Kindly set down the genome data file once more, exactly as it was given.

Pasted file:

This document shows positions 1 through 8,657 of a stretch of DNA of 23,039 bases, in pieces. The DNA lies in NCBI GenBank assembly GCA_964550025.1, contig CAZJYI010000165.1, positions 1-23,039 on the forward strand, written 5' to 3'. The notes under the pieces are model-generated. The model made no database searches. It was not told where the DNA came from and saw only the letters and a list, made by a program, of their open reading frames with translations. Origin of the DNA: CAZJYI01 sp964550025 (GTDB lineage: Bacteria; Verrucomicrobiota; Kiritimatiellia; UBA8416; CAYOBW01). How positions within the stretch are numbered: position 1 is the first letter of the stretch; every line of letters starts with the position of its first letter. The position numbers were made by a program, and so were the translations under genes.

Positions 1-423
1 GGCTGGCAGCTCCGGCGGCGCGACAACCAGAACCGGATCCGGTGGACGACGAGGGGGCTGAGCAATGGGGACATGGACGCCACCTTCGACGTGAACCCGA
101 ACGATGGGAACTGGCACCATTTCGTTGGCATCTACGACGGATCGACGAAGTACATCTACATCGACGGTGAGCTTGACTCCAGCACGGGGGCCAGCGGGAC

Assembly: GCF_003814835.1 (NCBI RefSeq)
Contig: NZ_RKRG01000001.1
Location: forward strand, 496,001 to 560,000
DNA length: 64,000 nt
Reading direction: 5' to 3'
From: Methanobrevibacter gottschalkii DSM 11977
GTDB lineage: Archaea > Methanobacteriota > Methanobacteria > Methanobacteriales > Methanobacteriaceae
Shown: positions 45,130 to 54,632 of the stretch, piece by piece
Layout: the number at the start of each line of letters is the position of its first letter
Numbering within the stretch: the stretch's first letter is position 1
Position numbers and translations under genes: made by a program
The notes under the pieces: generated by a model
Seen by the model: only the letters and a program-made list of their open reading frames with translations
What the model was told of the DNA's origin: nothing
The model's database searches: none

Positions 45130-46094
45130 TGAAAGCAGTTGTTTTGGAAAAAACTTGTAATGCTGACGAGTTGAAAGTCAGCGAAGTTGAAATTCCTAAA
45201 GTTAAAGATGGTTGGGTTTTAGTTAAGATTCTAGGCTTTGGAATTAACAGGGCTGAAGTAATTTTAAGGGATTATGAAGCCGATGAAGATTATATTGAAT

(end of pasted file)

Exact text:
This document shows positions 1 through 8,657 of a stretch of DNA of 23,039 bases, in pieces. The DNA lies in NCBI GenBank assembly GCA_964550025.1, contig CAZJYI010000165.1, positions 1-23,039 on the forward strand, written 5' to 3'. The notes under the pieces are model-generated. The model made no database searches. It was not told where the DNA came from and saw only the letters and a list, made by a program, of their open reading frames with translations. Origin of the DNA: CAZJYI01 sp964550025 (GTDB lineage: Bacteria; Verrucomicrobiota; Kiritimatiellia; UBA8416; CAYOBW01). How positions within the stretch are numbered: position 1 is the first letter of the stretch; every line of letters starts with the position of its first letter. The position numbers were made by a program, and so were the translations under genes.

Positions 1-423
1 GGCTGGCAGCTCCGGCGGCGCGACAACCAGAACCGGATCCGGTGGACGACGAGGGGGCTGAGCAATGGGGACATGGACGCCACCTTCGACGTGAACCCGA
101 ACGATGGGAACTGGCACCATTTCGTTGGCATCTACGACGGATCGACGAAGTACATCTACATCGACGGTGAGCTTGACTCCAGCACGGGGGCCAGCGGGAC

Assembly: GCF_003814835.1 (NCBI RefSeq)
Contig: NZ_RKRG01000001.1
Location: forward strand, 496,001 to 560,000
DNA length: 64,000 nt
Reading direction: 5' to 3'
From: Methanobrevibacter gottschalkii DSM 11977
GTDB lineage: Archaea > Methanobacteriota > Methanobacteria > Methanobacteriales > Methanobacteriaceae
Shown: positions 45,130 to 54,632 of the stretch, piece by piece
Layout: the number at the start of each line of letters is the position of its first letter
Numbering within the stretch: the stretch's first letter is position 1
Position numbers and translations under genes: made by a program
The notes under the pieces: generated by a model
Seen by the model: only the letters and a program-made list of their open reading frames with translations
What the model was told of the DNA's origin: nothing
The model's database searches: none

Positions 45130-46094
45130 TGAAAGCAGTTGTTTTGGAAAAAACTTGTAATGCTGACGAGTTGAAAGTCAGCGAAGTTGAAATTCCTAAA
45201 GTTAAAGATGGTTGGGTTTTAGTTAAGATTCTAGGCTTTGGAATTAACAGGGCTGAAGTAATTTTAAGGGATTATGAAGCCGATGAAGATTATATTGAAT